He tries to lure quality reps who work in Manhattan but live in New Jersey with the prospect of a better quality of life. "I meet with them and say, 'How would you like to be closer to home?' "
Managers in larger markets are not only competing with BOMs from other firms, Diamond notes, but from their own as well. "I just had a broker decide to move to a certain New York City wirehouse. The firm's midtown BOM did a fabulous job of courting him. But, he lives in Westchester and commutes via Grand Central Station. So, he's interviewing with the manager of a branch right there. He wants any easy commute and he has that option."
Another important tool that's helped make Alesandro successful has been selecting two or three excellent outside recruiters whom he trusts and feels understand him. "I make myself available to them for breakfast, lunch and dinner," he says. "But I require a commitment from them, too. I insist they only bring me quality candidates who fit the profile I've given them. I don't want to go out on calls that waste my time or that of the person I'm interviewing."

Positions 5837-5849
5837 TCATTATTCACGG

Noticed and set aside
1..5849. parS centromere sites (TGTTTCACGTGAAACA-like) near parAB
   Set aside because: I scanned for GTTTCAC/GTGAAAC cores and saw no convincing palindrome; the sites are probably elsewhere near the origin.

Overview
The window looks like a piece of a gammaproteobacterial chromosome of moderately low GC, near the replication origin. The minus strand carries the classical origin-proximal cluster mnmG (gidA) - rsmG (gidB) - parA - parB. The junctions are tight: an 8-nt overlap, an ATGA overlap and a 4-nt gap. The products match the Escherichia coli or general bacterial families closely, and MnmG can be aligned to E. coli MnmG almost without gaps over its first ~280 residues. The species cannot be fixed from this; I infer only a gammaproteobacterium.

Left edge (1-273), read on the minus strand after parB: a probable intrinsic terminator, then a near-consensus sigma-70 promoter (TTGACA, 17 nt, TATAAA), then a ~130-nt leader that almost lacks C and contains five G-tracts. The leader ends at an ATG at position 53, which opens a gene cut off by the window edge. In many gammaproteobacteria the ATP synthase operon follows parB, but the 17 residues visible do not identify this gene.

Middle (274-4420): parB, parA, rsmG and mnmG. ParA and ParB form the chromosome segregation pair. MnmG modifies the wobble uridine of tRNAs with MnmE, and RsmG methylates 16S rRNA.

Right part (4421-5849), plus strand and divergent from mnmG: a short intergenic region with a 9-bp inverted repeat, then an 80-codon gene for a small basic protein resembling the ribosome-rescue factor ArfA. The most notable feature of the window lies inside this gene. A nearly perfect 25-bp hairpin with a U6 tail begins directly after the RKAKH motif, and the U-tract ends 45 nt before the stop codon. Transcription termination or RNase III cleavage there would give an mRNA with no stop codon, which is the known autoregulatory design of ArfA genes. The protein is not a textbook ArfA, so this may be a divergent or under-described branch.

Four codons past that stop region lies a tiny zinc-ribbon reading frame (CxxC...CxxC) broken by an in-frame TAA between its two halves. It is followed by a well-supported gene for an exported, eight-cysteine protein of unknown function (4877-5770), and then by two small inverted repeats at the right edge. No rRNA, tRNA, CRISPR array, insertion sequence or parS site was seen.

Alesandro gives them comprehensive recruiting packages to review and he tests them periodically. "I want to be sure they remember me -- and what I'm looking for -- and that they don't get me confused with someone from UBS or Smith Barney." That also makes them more than recruiters, he says. "They become good sources of information for candidates wanting to know more about your organization."
Finally, he stresses that BOMs in large markets shouldn't view recruiting as a once-in-a-while thing. "I feel you've got to do something aimed at recruiting every day, whether it's being out in the community at a social event, getting on the phone and cold-calling, following up with candidates you may have spoken to a year ago and booking meetings with new ones."